Extreme Magic

Extreme Magic by Hortense Calisher Read Free Book Online

Book: Extreme Magic by Hortense Calisher Read Free Book Online
Authors: Hortense Calisher
way.” Looking at Eunice, still neat, still very pretty, but with her lovely mouth pursed with maternity, her gaze sharp enough for Kinder and Küche, but abstract apparently for him, he saw that she had gone over to the enemy and was no longer his. Eunice had become “the family” too.
    It was as a direct consequence of this that Grorley wrote the book which was his making. Right after that fatal morning, he had engaged a room in a cheap downtown hotel (he and Eunice were living out in Astoria at the time), with the intention, as he explained to Eunice, of writing there after he left the paper, and coming home weekends. He had also warned her that, because of the abrasive effects of family life, it would probably be quite some time before “the springs of reverie”—a phrase he had lifted from Ellen Glasgow—would start churning. His real intention was, of course, to prowl, and for some weeks thereafter he joined the company of those men who could be found, night after night, in places where they could enjoy the freedom of not having gone home where they belonged.
    To his surprise, he found, all too quickly, that though his intentions were of the worst, he had somehow lost the moral force to pursue them. He had never been much for continuous strong drink, and that crude savoir-faire which was needed for the preliminaries to lechery seemed to have grown creaky with the years. He took to spending odd hours in the newspaper morgue, correlating, in a halfhearted way, certain current affairs that interested him. After some months, he suddenly realized that he had enough material for a book. It found a publisher almost immediately. Since he was much more a child of his period than he knew, he had hit upon exactly that note between disaffection and hope which met response in the breasts of those who regarded themselves as permanent political independents. His book was an instant success with those who thought of themselves as thinking for themselves (if they had only had time for it). Quick to capitalize upon this, Grorley’s paper gave him a biweekly column, and he developed a considerable talent for telling men of good will, over Wednesday breakfast, the very thing they had been saying to one another at Tuesday night dinner.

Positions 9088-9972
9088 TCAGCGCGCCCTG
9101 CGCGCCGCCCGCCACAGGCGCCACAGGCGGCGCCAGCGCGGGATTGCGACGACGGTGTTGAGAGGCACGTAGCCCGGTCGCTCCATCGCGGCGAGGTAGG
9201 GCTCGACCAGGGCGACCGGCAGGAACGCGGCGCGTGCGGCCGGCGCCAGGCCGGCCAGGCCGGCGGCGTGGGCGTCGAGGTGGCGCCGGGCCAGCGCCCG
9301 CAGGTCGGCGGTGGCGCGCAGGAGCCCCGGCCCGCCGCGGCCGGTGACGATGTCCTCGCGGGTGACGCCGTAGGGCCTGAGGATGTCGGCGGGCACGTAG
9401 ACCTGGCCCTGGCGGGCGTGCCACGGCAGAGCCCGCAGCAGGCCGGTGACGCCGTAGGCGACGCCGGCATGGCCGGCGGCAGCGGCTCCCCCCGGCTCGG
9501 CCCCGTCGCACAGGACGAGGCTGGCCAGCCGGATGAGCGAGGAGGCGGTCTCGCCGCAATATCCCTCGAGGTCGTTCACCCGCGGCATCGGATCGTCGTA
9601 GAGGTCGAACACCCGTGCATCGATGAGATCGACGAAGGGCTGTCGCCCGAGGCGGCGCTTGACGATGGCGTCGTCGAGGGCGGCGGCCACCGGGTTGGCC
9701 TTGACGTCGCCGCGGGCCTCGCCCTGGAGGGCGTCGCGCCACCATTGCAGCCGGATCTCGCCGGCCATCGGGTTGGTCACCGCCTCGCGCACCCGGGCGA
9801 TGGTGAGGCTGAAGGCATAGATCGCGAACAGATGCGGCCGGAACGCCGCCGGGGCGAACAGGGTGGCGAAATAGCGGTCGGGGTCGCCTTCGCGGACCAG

Grorley spent the war years doing this, always careful to keep his column, like his readers, one step behind events. With certain minor changes, he kept, too, that scheme of life which had started him writing, changing only, with affluence, to a more comfortable hotel. In time also, that savoir-faire whose loss he had mourned returned to him, and his success at his profession erased any guilts he might otherwise have had—a wider experience, he told himself, being not only necessary to a man of his trade, but almost unavoidable in the practice of it. He often congratulated himself at having achieved, in a country which had almost completely domesticated the male, the perfect pattern for a man of temperament, and at times he became almost insufferable to some of his married men friends, when he dilated on the contrast between his “continental” way of life and their own. For by then, Grorley had reversed himself—it was his weekends and holidays that were now spent cozily en famille. It was pleasant, coming back to the house in Tarrytown on Friday evenings, coming back from the crusades to find Eunice and the whole household decked out, literally and psychologically, for his return. One grew sentimentally fond of children whom one saw only under such conditions—Grorley’s Saturdays were now spent, as he himself boasted, “on all fours,” in the rejuvenating air of the skating rinks, the museums, the woods, and the zoos. Sundays and holidays he and Eunice often entertained their relatives, and if, as the turkey browned, he had a momentary twinge of his old mal de famille, he had but to remember that his hat was, after all, only hung in the hall.
    It was only some years after the war that

Similar Books

Ladd Fortune

Dianne Venetta

Yesterday's Tomorrows

M. E. Montgomery

Forest of Whispers

Jennifer Murgia

The Songs of Distant Earth

Arthur C. Clarke

Feather Boy

Nicky Singer

Summer Pain

Destiny Blaine